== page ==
Knox Martin’s protest art: what remains of his “Venus” mural (with his recently added signature)
Last month, CultureGrrl. This week, the New Yorker!
The Knox Notch (scroll down) hit the Big Time in the magazine’s Nov. 23 issue (which landed in my snail-mailbox yesterday), with its appearance in a full-page photo of Jean Nouvel‘s in-construction 100 Eleventh Avenue.
You can see the photo in the online version of Paul Goldberger‘s Jean Nouvel and the Art of the Façade, but Knox’s incongruous, irascible gesture is more prominent and subversive in the larger print version. (The above photo is mine.) What I particularly love about the magazine photo: “KNOX” flanks the left side of Nouvel’s “vision machine” (which all but obliterates Martin’s vision) while flanking its right side, at about the same height, is another vertical vision—the hazy but unmistakable form of the Empire State Building.
Although the otherwise puzzling visual detail of the colorful mural fragment calls for some explanation, Goldberger ignores it, focusing on the brilliance of the architect and his still incomplete apartment tower:
If you are tired of the way every modern building feels flatter and thinner than the one before it, well, so is Jean Nouvel…
…except, of course, when it comes to erecting an extremely thin, exceedingly tall tower on the postage-stamp site adjacent to the Museum of Modern Art—a project that Goldberger looks upon with favor.
He reserves his last two paragraphs for an attack on New York’s City Planning Commission for lopping off 200 feet from the planned MoMA Monster, which he says will “eviscerate” Nouvel’s design. I agree with him that this is a “bad compromise.” It’s a Judgement-of-Solomon edict that satisfies no one. In my view (and that of the project’s opponents), any building erected on this postage-stamp site needs to be shorter…MUCH shorter.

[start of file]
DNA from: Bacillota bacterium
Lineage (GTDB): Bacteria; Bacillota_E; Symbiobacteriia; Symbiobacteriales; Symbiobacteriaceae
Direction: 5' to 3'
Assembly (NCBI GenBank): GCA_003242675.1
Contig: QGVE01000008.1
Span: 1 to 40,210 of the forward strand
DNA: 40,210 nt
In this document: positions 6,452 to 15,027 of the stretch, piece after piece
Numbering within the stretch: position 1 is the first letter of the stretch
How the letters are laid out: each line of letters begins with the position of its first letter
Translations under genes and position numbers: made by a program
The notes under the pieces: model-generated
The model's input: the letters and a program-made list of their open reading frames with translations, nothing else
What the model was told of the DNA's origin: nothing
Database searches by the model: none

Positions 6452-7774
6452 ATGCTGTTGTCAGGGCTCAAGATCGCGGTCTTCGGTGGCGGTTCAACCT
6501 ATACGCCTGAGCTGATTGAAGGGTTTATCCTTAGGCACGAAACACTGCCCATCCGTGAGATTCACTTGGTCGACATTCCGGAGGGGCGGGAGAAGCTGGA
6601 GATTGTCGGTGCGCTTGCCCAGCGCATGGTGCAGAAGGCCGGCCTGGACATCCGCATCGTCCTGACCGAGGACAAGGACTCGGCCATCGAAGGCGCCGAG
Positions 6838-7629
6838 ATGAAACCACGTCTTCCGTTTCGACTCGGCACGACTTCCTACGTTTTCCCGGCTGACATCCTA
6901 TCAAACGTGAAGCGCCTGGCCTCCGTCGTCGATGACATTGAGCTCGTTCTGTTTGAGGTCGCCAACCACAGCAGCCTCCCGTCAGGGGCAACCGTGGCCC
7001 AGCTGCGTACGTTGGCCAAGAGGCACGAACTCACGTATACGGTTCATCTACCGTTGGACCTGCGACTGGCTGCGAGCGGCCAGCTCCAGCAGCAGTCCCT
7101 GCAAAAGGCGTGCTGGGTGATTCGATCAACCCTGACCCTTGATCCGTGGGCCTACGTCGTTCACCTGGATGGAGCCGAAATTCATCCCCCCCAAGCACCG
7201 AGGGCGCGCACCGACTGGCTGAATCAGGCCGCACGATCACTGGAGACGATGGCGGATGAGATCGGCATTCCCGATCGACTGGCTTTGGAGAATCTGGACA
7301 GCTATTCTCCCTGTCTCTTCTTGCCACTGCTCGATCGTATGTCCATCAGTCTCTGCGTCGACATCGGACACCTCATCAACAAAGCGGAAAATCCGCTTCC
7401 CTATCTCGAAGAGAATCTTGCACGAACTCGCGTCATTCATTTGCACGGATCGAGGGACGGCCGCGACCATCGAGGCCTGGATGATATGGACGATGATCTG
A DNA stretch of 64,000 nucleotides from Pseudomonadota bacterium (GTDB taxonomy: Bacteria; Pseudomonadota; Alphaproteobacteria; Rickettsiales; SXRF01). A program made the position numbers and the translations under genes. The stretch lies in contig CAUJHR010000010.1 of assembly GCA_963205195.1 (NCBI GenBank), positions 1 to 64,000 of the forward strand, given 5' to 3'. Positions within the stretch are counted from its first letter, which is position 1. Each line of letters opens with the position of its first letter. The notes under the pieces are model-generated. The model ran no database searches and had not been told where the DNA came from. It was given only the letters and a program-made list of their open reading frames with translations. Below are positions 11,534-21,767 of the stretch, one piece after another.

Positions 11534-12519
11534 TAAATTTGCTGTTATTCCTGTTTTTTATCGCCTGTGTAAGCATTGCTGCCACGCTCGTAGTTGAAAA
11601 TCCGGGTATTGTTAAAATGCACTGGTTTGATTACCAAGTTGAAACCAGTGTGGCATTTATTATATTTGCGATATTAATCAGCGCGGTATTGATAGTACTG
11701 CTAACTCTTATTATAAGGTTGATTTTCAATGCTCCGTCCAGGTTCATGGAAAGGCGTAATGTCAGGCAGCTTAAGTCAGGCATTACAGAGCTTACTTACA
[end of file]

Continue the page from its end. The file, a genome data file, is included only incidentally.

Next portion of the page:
A profile of the CPC’s chair, Amanda Burden, published last month in Crain’s, makes it appear that the commission’s action may have been as much a matter of pique as policy.
Theresa Agovino reports:
Ms. Burden counters that Mr. Nouvel didn’t present a finished
design, even after having years to complete it, which she calls
disrespectful. She brandishes a rendering of the tower with an
unfinished top—a simple, open triangle enclosing a box that will house
the building’s operating mechanisms.
“They wanted special permission for this?” she asks contemptuously.
I’m not sure how Goldberger knows that the new, shorter design will be “a lot less graceful” than the original glass tower. As far as I know, Nouvel’s revisions are still in progress. But maybe the eminent architecture critic has access to more drawing-board information that I do. He doesn’t explicitly state whether he’s actually seen the new design.
What I do know is that it’s not just a matter of lopping off the top, as Paul seems to suggest. It can still meet the sky gracefully; it will merely have to accomplish this at the 1,050-foot height of the Chrysler Building instead of at the 1,250-foot height of the iconic skyscraper flanking Nouvel’s 100 Eleventh Avenue in the New Yorker photograph.